Drug discovery is currently a lengthy process that costs a great deal of money. However, approving drugs could soon become much quicker and cheaper.
Drug Development Vs Software Development
In many ways, drug discovery and software development are very similar. They are both long, drawn out and expensive processes. Neither are released until their effectiveness has been proven and both will invariably be awaited by a group of desperate end users.
There is one difference, however. When it comes to software, it is one company building and making the decision regarding when to launch it. In the case of drug discovery, however, it is the FDA who decides at which point it is ready for release. While software development companies can strike a careful balance between release dates and adequacy, the same cannot be said for the drug industry.
How long does it take to get a FDA 510k approved?
The answer is “too long”, according to experts like http://www.fdathirdpartyreview.com/. Approval requires a huge financial investment. Furthermore, no matter how much time and effort has been invested into a particular product, it could be turned down by the FDA at any point, making it extremely high risk. Both factors effectively reduce the market to a small number of super rich corporations and, as a result, the drug development markets are unfortunately severely limited. What if the drug industry applied the same methods as the software development industry?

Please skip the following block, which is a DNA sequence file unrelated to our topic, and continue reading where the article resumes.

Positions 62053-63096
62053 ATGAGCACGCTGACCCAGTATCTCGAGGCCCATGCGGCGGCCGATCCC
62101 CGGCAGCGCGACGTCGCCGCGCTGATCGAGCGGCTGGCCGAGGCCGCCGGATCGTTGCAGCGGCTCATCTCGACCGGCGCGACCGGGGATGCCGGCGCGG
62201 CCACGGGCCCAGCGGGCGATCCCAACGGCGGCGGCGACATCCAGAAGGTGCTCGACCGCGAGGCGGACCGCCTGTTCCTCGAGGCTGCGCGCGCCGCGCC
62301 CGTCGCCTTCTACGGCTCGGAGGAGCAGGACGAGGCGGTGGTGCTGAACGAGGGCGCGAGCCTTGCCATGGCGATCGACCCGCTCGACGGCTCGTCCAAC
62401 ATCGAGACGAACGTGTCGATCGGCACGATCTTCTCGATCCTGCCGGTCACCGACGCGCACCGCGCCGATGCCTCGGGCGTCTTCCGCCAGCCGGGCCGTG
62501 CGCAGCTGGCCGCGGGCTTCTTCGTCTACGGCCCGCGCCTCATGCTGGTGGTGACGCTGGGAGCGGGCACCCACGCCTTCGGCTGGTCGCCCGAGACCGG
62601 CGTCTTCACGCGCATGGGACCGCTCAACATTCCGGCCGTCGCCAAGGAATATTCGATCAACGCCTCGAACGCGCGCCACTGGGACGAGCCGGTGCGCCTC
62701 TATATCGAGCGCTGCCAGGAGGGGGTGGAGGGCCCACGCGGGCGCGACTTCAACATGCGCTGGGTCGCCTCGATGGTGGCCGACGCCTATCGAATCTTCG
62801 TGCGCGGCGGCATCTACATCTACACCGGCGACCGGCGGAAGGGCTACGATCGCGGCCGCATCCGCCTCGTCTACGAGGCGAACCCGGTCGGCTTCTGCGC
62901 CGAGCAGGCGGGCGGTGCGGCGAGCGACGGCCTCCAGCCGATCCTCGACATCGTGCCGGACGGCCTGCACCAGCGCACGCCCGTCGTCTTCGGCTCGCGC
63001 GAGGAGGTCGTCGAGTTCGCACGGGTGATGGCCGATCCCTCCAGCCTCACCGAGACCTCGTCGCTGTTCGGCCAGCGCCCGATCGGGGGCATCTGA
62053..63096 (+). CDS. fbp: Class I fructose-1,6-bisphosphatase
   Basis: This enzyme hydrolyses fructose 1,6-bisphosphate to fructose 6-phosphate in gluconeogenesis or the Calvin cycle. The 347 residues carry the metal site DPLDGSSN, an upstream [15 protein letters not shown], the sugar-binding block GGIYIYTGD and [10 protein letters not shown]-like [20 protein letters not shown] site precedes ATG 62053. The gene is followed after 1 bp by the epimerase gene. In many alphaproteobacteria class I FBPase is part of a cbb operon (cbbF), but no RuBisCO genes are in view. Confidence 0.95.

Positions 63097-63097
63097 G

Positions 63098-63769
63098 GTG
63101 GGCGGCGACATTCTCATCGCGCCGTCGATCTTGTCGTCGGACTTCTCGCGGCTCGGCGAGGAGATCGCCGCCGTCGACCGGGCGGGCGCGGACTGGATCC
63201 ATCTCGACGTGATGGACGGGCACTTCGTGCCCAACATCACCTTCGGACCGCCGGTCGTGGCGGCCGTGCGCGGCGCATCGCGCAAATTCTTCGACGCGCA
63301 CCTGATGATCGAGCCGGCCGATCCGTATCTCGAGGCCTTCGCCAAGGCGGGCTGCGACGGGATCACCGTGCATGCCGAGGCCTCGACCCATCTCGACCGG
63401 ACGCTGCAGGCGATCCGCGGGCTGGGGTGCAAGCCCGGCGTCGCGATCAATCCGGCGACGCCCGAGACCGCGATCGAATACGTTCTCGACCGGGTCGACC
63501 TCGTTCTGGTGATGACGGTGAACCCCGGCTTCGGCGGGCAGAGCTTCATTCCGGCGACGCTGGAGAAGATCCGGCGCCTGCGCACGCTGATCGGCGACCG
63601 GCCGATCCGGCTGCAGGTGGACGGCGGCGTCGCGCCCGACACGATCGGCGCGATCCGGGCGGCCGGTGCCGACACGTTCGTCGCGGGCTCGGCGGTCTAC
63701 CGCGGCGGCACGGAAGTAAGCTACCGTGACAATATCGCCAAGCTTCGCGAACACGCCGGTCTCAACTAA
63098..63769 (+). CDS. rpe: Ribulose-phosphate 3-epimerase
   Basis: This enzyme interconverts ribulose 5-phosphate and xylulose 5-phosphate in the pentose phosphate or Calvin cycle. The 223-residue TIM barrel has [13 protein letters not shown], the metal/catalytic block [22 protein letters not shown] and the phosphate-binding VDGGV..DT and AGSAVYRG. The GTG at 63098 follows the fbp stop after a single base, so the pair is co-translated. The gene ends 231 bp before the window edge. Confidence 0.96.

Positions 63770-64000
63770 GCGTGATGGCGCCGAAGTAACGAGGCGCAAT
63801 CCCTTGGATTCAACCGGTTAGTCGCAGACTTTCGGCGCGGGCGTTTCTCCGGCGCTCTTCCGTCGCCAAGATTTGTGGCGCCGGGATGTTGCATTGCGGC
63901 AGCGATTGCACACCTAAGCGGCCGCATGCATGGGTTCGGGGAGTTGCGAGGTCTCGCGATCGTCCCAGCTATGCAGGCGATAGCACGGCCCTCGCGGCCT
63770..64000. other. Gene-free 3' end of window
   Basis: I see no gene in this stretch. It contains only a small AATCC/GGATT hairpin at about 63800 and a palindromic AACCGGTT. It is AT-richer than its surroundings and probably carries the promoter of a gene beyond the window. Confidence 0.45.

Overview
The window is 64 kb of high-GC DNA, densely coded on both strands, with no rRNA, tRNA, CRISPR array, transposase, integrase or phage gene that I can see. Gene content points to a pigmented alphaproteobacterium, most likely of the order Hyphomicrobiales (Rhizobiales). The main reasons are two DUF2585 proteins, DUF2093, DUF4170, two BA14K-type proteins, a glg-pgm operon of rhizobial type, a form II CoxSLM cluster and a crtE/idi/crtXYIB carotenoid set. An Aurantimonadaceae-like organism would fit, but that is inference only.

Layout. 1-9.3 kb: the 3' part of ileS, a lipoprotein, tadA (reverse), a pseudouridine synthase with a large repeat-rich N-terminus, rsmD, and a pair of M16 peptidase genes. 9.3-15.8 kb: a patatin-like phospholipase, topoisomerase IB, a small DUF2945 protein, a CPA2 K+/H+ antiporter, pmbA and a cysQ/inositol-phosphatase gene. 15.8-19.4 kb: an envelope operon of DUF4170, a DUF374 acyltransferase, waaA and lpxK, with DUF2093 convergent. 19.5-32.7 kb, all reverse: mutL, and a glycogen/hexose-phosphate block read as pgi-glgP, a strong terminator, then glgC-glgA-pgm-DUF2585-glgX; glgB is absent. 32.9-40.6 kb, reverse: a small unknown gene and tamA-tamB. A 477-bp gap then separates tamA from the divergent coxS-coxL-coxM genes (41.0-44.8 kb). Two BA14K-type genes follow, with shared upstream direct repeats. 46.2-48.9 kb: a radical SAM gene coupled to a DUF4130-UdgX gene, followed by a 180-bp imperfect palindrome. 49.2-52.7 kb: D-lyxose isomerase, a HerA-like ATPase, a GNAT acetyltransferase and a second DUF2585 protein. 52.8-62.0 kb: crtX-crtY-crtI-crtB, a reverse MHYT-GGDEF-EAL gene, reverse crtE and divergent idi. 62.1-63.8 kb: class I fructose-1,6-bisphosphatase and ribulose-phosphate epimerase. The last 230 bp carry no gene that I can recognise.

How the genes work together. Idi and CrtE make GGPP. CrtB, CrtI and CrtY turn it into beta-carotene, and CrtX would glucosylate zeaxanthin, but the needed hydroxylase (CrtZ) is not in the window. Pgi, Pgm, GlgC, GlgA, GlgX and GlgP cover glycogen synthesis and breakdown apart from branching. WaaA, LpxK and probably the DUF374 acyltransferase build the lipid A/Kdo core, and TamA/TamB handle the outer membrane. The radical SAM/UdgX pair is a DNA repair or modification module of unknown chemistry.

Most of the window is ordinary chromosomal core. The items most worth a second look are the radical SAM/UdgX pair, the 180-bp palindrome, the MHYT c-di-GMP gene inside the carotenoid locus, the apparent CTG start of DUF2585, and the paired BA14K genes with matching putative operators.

How could software methods work for drug approvals?
Software development doesn’t end with perfection. Once they have something in place that works to some extent, the program will be released, tested and then improved. The same could potentially work for the drug industry. Some people living with terminal diseases are looking for anything that might prolong or save their lives. They are willing to be guinea pigs and to be given one last chance, even if the risks are high.
Full disclosure and open source could also significantly improve the approval rates of new drugs. By sharing results with both researchers and patients, not only can patients make an informed choice about whether to try new treatments, but bright new minds can use the information available to create many more new treatments and cures. In effect, they won’t have to spend the time and money reinventing the wheel.